Thank you, Kerry!

Filomena Connor, MS, OTR/L

Saturday Seminar: Analyzing Activities for Improving Student Hand Function

Not even an anticipated nor’easter kept 30 hardy New Englanders from attending last Saturday’s seminar at Therapro, Analyzing Activities for Improving Student Hand Function! Marcia Bridgeman, MHA, OTR/L presented an interesting, well paced seminar that engaged her audience fully as she seamlessly mapped hand development from birth to elementary school age, linking the development of hands to functional skills.

Marcia is the author of the newly revised Fine Motor Olympics (2016) that includes a Manual and 64 beautiful color photo cards of children’s hands performing fine motor tasks with instructions on the reverse side of the cards. A Guide to Hand Function, Quick Screening Form, Fine Motor Observation Checklist, Record Form, and In-Service Training Program are included in the Manual. She currently has a private practice through which she provides consultation and direct service to several Massachusetts school systems.

Interspersed within a comprehensive review of motor development and hand function from newborn to age 6, Marcia discussed functional fine motor activities expected at the corresponding developmental stages. For example, around the age of 7 months, many essential new fine motor skills are emerging including finger isolation, open web space, opposition, and thumb isolation.  She matched simple activities to this developmental level, such as tearing paper, turning knobs on an Etch-a-Sketch, and spinning a top, to name a few!

Seminar attendees thoroughly enjoyed breaking into groups and trying out 8 original fine motor activities that Marcia created that are not included in the 64 activity cards included in Fine Motor Olympics.  The activities included activities like creating a spider web in a plastic basket and moving the spider in the web, using a variety of tongs to hunt tiny dinosaurs, balancing marbles on golf tees, and threading straws into toilet paper cardboard rolls punched with holes. The groups engaged in activity analysis and shared their comments with the rest of the group.  Attendees took away new, inexpensive ideas to engage the entire classroom and facilitate development of hand musculature and arches of the hand for optimal function. In addition to the new activities Marcia introduced today, she highlighted a number of fine motor Therapro products she loved, including Wacky Web, Hide ‘n Slide, Froggy Feeding Fun, Wind Up Walking Robots, Boinks, Tall Stacker Pegboard Set, Get A Grip Pegboard, and Magnetic Marbles.  She discussed conventional uses for the materials and also adapted the materials creatively and adeptly to help develop muscles of the hand. Some activities incorporated use of intrinsic muscles in translation activities, for example: moving a small single object fingers to the palm (1.5 – 2 years) and from palm to fingers (2.0 – 2.4).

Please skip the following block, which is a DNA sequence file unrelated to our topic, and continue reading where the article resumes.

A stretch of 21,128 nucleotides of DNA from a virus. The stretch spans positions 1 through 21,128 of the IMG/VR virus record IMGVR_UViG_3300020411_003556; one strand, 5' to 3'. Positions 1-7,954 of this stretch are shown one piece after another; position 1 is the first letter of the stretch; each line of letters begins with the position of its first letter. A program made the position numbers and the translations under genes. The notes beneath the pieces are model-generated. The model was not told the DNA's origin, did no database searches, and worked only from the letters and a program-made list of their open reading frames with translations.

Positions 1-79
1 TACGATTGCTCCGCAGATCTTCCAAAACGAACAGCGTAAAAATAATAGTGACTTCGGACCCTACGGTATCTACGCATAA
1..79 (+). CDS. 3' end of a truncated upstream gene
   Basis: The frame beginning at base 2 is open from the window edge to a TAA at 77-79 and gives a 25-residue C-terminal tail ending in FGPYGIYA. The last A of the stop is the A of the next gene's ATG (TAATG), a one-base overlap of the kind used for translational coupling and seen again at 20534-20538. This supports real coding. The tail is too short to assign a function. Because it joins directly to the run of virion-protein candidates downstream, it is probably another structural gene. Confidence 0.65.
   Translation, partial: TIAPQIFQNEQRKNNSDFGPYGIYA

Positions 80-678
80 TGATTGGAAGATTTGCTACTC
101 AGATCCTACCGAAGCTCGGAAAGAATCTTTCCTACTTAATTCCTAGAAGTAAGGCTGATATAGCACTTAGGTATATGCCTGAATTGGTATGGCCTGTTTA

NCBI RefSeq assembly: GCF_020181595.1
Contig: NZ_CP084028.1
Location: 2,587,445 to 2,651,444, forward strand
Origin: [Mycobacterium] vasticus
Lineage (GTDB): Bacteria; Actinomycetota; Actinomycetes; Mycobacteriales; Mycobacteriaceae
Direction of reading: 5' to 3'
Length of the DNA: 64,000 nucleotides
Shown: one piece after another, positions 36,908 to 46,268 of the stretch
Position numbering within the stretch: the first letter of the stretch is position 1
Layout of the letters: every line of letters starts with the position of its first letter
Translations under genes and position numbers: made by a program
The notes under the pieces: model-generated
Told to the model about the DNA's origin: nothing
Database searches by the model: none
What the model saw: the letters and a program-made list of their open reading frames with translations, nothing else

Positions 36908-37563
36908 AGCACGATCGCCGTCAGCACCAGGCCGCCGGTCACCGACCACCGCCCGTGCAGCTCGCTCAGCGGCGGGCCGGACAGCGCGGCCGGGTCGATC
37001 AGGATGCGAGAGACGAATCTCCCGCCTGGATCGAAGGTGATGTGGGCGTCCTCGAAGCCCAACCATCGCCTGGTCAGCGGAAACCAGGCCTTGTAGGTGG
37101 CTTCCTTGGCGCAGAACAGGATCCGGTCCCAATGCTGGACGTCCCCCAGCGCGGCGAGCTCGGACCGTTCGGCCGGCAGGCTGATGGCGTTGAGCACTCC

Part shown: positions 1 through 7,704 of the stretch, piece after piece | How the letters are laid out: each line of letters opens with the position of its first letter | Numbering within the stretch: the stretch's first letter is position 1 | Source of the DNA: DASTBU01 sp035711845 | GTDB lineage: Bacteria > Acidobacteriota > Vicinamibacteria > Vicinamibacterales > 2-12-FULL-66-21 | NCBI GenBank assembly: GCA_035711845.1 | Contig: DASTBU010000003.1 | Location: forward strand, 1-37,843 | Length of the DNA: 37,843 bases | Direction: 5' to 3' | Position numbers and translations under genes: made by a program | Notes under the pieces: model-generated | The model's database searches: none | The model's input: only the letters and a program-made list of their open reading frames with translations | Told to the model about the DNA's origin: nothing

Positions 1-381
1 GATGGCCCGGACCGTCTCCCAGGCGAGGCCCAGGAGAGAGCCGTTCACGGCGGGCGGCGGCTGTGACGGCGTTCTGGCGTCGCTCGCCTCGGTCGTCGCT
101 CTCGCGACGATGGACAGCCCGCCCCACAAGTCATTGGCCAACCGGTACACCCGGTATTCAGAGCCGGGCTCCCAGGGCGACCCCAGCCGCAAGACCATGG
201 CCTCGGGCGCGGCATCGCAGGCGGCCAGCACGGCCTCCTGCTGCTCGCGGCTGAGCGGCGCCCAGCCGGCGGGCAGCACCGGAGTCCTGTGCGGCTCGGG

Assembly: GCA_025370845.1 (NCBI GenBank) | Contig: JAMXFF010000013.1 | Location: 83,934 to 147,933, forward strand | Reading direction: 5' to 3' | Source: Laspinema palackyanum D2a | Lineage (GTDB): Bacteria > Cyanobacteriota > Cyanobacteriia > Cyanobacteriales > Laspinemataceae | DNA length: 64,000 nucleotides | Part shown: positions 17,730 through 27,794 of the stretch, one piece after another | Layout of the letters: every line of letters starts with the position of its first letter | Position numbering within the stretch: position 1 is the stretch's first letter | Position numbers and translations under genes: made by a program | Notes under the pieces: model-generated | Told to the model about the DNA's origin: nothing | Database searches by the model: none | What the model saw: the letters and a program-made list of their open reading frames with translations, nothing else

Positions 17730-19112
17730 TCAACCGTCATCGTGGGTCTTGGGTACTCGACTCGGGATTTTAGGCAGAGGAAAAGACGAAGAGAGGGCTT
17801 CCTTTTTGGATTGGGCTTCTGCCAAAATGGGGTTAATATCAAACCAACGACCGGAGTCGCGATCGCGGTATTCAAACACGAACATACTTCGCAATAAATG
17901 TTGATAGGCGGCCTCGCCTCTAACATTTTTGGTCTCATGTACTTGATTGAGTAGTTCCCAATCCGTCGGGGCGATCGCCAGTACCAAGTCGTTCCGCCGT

We couldn’t think of a more fun way of spending a snowy Saturday morning than analyzing both innovative and familiar fine motor activities, and sharing thoughts on how to help develop better hand function in the classroom setting in a fun way.

Take a look at the glowing comments Marcia’s seminar generated:

“Great combination of visuals, interactive experiences & developmental stages. Great workshop for OT rookies or vets!” Karen D., Occupational Therapist

“As a teacher, I’m certainly not an expert on OT issues students may be experiencing. This seminar helped to raise my awareness and sensitivity to these issues. Great suggestions for how I can help these students in easy, quick, fun ways.”  Maura M., Teacher

“This seminar revisited & reviewed a lot of what I learned in school (great refresher) however I’ve had colleagues who did not have pediatric courses regarding this!”  Kelly V., Occupational Therapist

“Very informative; great to be interactive & experience/explore activities!”  Caitlyn D. COTA

“Such meaty well organized info on hand development, screening, and activities to help hand function.”  Alice T., Occupational Therapist

Thank you, Marcia!

Filomena Connor, MS, OTR/L